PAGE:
HMtW is not a game of balanced encounters. GMs don’t have to make experience point banks and dole out appropriate levels of monsters or treasure. The player heroes should find themselves alone in alone in a large, daunting, dangerous, and fantastic world. There’s no expectation that the players are ever in a “level appropriate” place.
The game—and the character sheet—are actually pretty simple. There are few numbers, and not a lot of special powers or abilities. Players should feel empowered to experiment and take risks, with all the rewards and consequences that that entails. There are no “spot checks,” only players describing where and how they’re searching. There are no “disarm trap” skills, only players describing how they move the knife across the tripwire or tap their ten-foot pole ahead of them.
As the GM, you can give difficult situations to the players with no idea how to solve them yourself. The players will surprise you with their ingenuity and problem-solving skills. When they come up with something surprising and cool, let it work.
Engage the Senses
The principles of “Rulings Not Rules” and “Let Smart Plans Work” only work when the players have a good sense of what is going on. Since the players are not actually in the shared hallucination, they need the GM to tell them as much information as possible about the environment their heroes are acting within. GMs should paint pictures with their descriptions, actually sketch out rooms when mental pictures are difficult to conjure, and be vivid about all five senses. GMs should not leave out any salient details about things that players can see, hear, feel, or smell.
“Engaging the Senses” flows from the idea that the GM is acting in good faith to the players. GMs should not fall into the trap of thinking that doling out half-secrets and hints are interesting. Information sharing games are only fun when information is actually shared. Maybe the information comes with a price (“You’re not sure if the dragon is truly sleeping or only faking it. You’ll have to move closer to get a better look at him…”), but when it comes time to pay the piper, GMs should give the players as much information as he can. “Gotcha” moments are not fun.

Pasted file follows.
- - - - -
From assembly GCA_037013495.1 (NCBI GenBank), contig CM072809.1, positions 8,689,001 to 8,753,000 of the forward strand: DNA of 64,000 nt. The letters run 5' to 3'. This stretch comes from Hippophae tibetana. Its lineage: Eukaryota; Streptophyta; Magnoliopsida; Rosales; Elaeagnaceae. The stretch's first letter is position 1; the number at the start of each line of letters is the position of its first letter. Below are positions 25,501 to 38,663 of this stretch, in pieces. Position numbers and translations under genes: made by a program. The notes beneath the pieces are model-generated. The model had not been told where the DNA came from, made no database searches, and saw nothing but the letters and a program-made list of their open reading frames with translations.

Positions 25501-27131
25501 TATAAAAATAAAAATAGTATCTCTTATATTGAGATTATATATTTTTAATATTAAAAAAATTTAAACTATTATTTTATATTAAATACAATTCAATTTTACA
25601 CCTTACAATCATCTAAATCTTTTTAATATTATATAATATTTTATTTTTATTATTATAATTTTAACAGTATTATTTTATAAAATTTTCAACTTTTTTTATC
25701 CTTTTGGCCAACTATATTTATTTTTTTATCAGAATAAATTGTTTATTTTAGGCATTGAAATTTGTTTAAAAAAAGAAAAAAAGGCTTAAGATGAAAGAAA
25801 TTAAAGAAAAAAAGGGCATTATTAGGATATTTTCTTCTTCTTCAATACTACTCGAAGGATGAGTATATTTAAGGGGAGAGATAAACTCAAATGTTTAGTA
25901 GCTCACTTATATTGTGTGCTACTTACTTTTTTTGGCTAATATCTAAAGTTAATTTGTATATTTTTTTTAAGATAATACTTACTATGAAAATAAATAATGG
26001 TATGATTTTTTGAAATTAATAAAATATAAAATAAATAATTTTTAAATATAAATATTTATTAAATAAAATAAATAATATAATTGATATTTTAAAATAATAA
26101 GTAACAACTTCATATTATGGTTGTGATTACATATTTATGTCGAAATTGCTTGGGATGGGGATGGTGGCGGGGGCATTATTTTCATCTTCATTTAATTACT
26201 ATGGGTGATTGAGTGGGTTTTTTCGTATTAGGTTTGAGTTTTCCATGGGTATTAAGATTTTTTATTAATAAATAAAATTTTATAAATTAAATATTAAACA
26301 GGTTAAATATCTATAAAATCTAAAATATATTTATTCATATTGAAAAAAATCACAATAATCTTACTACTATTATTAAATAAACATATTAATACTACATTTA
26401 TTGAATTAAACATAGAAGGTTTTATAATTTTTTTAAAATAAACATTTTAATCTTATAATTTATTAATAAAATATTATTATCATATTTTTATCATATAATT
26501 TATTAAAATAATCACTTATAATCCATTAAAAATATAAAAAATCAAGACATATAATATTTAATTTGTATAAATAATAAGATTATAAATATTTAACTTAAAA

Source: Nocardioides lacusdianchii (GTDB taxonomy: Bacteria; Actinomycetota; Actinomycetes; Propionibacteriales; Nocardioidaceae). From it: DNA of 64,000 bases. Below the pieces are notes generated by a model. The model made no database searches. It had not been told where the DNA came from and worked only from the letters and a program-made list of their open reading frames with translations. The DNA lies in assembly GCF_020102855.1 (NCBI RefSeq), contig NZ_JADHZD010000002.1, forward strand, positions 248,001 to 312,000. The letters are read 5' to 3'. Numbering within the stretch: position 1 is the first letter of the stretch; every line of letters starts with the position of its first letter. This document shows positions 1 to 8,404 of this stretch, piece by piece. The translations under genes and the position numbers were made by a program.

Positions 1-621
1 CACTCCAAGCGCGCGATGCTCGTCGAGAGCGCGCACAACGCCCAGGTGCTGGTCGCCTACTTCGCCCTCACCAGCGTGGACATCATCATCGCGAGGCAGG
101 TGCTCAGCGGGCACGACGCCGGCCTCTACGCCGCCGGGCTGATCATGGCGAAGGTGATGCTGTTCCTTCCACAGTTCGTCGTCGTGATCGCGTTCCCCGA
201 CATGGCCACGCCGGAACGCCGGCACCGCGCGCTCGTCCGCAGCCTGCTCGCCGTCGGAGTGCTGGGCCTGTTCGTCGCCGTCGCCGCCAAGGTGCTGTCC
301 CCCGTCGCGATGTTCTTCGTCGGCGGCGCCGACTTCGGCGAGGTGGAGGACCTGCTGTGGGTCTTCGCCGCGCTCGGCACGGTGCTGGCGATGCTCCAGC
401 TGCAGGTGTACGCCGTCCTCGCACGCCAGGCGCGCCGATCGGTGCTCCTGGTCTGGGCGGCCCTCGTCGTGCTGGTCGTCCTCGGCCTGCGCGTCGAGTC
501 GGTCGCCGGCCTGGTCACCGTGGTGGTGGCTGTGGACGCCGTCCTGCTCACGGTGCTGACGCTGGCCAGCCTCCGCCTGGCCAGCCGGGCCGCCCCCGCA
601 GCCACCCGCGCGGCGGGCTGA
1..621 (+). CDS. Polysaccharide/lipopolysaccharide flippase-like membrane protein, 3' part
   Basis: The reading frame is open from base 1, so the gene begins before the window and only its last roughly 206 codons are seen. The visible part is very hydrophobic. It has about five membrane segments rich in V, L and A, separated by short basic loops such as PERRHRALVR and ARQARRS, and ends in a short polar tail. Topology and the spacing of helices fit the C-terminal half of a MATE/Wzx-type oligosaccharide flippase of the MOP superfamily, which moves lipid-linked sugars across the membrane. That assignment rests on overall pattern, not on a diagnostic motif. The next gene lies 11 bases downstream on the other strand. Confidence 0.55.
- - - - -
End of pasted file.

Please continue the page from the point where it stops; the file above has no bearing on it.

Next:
This is particularly true when players Bid Lore. If you accept a lore bid, you have a social obligation to speak generously to the player and give as much information as is appropriate.
Decisions in an RPG should be interesting, not arbitrary. It is essential that, during the Crawl, the GM provides meaningful choices so that exploration is fun and engaging. Nobody cares about taking the left path or taking the right path. The players don't have enough information to make an informed or interesting choice. A coin flip could determine the "best" way to go. However, you could put graffiti on the walls of the right path that says in Orcish "Undead ahead! Do not enter! Turn back! All is lost!" For the left path, you could hear the distinctively peacock-esque cry of the cockatrice. Now the players have an information to make a decision with: would they rather face a basilisk or the undead? What are they most prepared for? Could they lure the undead towards the basilisk?
When travelling, gloss over details or choices that aren't interesting. Don't describe every hallway or room. Players spend a turn winding through tunnels or rooms towards their ultimate destination, and the GM can describe their journey in a sentence or two. Only zoom in on the action when the players have meaningful choices to make.